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The Harvey is one of the first LEED Platinum multifamily projects in the midrise division in the Boston region. Photo courtesy of CBT

Make it ultra-sustainable. That was the mission when CBT set out to design The Harvey, one of the first LEED Platinum multifamily projects in the midrise division in the Boston region. The six-story, 177-unit residential building in Charlestown’s Hood Park was completed in fall 2019, and efforts from top architects and sustainability experts made this green housing development just that.

“Some of the biggest challenges this project presented were ultimately what made it so special,” says Ellen Perko, associate principal at CBT. “The public approval process and the developer’s push for an ultra-sustainable building drove us to think outside the box when designing The Harvey. In line with the vision of the developer, Catamount Management Co., we approached sustainability broadly and were resolved not to simply tick the standard boxes to achieve an environmentally conscious building, but went above and beyond to create something meaningful and beautiful.”

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This art was designed for The Harvey by a Netherlands-based artist whose artwork is created from chain link. “It is a nod to Hood Park’s past, present, and future, showing that the natural and urban can beautifully coexist,” says Ellen Perko, associate principal at CBT. The piece is lit by natural and artificial light at all times, creating a unique visual experience. Photo by Flaunt Boston Photography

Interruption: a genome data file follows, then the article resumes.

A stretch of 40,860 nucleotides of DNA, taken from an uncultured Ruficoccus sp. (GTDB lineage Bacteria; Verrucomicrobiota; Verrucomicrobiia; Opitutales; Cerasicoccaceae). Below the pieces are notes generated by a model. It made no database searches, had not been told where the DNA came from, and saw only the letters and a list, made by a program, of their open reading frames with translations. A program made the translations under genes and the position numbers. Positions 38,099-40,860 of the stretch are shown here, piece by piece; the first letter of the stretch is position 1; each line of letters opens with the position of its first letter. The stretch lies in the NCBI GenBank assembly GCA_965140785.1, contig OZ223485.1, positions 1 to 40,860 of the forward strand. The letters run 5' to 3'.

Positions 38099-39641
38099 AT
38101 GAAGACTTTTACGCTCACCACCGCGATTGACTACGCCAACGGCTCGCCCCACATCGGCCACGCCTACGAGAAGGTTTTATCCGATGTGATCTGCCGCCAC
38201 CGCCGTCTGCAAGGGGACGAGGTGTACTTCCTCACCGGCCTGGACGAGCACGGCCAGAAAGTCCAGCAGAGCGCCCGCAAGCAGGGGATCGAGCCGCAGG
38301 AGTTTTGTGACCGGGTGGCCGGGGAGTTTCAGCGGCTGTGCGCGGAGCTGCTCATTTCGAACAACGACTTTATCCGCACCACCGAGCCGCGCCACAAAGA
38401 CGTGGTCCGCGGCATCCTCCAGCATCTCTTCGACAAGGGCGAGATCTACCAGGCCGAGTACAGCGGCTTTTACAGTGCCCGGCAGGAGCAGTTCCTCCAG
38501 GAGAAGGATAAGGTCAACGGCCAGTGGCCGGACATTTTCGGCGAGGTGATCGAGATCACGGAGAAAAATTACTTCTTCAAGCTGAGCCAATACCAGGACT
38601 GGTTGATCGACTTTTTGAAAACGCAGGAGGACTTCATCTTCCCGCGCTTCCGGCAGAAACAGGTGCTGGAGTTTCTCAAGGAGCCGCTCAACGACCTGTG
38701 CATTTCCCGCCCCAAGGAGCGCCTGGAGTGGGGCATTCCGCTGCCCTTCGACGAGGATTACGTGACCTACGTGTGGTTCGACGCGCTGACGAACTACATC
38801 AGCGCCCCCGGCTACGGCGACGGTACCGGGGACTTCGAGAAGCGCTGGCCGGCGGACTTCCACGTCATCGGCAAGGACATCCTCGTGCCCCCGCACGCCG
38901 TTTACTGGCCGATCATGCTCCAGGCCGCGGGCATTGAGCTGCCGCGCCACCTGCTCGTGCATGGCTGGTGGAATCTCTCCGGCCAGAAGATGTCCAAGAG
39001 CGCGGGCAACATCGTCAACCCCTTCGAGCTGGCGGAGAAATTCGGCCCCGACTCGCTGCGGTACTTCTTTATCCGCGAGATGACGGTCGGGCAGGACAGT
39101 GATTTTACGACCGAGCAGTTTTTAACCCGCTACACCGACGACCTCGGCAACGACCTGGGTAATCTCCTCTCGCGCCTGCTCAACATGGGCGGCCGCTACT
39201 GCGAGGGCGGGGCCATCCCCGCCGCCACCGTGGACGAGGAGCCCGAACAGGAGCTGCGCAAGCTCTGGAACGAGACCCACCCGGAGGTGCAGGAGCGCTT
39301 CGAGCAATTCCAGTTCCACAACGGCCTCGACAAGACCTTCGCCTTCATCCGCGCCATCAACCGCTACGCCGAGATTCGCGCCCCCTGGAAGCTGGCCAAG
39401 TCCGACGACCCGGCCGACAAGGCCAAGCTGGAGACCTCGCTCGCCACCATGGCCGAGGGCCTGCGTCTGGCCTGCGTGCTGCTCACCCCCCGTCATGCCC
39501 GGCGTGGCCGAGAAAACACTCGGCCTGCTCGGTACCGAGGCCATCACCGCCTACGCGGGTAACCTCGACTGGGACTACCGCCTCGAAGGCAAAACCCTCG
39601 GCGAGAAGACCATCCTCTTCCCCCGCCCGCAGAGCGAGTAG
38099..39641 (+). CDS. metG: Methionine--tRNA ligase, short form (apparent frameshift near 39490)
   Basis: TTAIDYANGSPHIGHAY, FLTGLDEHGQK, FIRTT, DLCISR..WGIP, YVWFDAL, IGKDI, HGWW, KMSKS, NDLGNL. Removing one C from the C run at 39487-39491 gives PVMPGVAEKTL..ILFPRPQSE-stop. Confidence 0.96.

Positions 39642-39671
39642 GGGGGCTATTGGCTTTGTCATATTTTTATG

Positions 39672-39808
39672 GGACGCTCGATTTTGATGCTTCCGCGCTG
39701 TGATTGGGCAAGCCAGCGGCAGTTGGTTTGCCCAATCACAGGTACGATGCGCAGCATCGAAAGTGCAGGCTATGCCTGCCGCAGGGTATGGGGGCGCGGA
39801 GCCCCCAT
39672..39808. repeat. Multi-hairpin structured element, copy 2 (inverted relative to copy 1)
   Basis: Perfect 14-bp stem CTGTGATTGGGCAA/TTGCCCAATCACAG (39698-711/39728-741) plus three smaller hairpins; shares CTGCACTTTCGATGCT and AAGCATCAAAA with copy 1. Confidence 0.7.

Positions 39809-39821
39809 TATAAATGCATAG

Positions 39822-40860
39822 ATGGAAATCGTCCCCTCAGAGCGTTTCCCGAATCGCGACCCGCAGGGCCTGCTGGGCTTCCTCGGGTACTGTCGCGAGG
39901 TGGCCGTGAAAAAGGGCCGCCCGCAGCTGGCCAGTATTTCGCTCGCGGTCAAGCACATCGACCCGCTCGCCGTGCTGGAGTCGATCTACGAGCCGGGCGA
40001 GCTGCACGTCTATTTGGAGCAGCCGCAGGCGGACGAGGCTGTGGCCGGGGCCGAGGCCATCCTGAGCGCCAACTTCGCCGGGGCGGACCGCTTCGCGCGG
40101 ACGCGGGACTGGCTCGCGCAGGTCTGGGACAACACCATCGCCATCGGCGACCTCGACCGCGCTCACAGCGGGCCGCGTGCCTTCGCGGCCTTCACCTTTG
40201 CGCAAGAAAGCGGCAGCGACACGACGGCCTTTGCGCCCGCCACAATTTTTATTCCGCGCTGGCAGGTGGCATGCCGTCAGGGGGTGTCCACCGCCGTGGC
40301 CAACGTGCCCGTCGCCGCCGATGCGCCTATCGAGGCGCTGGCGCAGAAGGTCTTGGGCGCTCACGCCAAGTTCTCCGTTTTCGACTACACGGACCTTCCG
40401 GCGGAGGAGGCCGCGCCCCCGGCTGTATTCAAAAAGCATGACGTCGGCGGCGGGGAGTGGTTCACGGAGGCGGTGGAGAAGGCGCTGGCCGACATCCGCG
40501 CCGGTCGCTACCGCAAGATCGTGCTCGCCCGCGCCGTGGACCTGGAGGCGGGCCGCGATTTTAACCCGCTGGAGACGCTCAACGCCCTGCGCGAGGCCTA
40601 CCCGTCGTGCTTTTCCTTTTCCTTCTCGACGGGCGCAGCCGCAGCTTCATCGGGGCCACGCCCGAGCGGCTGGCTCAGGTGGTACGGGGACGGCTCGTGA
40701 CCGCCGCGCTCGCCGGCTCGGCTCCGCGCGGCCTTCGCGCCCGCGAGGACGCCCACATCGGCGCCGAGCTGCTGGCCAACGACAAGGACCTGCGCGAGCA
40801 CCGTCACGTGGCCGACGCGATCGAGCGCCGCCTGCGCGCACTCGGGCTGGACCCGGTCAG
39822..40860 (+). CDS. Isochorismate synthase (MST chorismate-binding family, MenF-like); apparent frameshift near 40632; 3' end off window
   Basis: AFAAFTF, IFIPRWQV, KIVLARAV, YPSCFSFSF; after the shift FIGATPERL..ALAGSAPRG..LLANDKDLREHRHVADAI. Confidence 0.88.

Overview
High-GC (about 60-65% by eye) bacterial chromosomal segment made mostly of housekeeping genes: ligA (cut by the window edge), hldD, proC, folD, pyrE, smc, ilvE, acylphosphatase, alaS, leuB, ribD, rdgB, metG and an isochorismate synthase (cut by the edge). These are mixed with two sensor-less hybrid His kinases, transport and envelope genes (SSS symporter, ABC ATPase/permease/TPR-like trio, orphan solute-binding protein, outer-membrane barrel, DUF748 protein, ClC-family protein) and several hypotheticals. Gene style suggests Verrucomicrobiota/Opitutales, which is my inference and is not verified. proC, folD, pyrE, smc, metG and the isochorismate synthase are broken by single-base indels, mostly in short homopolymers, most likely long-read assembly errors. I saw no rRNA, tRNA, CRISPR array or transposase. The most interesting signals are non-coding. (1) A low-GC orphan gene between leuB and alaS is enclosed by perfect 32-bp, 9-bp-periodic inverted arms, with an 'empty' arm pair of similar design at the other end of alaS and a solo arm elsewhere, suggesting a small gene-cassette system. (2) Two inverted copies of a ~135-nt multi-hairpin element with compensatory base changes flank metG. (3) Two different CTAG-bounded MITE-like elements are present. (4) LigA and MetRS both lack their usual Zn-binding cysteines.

CBT also worked closely with nonprofit group New Ecology to develop a design that could meet those LEED Platinum standards. The project itself represents an important phase in Hood Park’s evolution from its origins as an industrial plant to a state-of-the-art research park and now a modern mixed-use development.

With 195,000 gross square feet of residential space and parking plus 12,500 gross square feet of retail space, The Harvey is set to make its presence known. Perko says it’s deeply connected to the community, given its convenient access to transportation (plus 184 bike parking spots) and local amenities like retail and dining destinations.

Inside The Harvey, sustainability meets luxury and convenience with amenities like a rideshare lounge, flexible meeting room, package concierge and secure package room, interior dog wash and private exterior dog run areas, fitness center, EV charging stations, and the list goes on. In a large, leafy courtyard residents have their choice of gas grills, a gas-fired fire pit, and plenty of comfortable seating for nice days outside.

Sustainably speaking, The Harvey’s HVAC system was installed with tenants’ health and energy efficiency in mind. The building was also designed with solar panel roof hookups, providing an option for solar power in the future. Throughout the design process, CBT and the project team focused on recommending products and systems that save water and energy as well as maintain good air quality—from low VOCs to sustainable sourcing like FSC woods. Light plays an important role in this project, too, as The Harvey has floor to ceiling windows in each unit that flood each living space with natural light.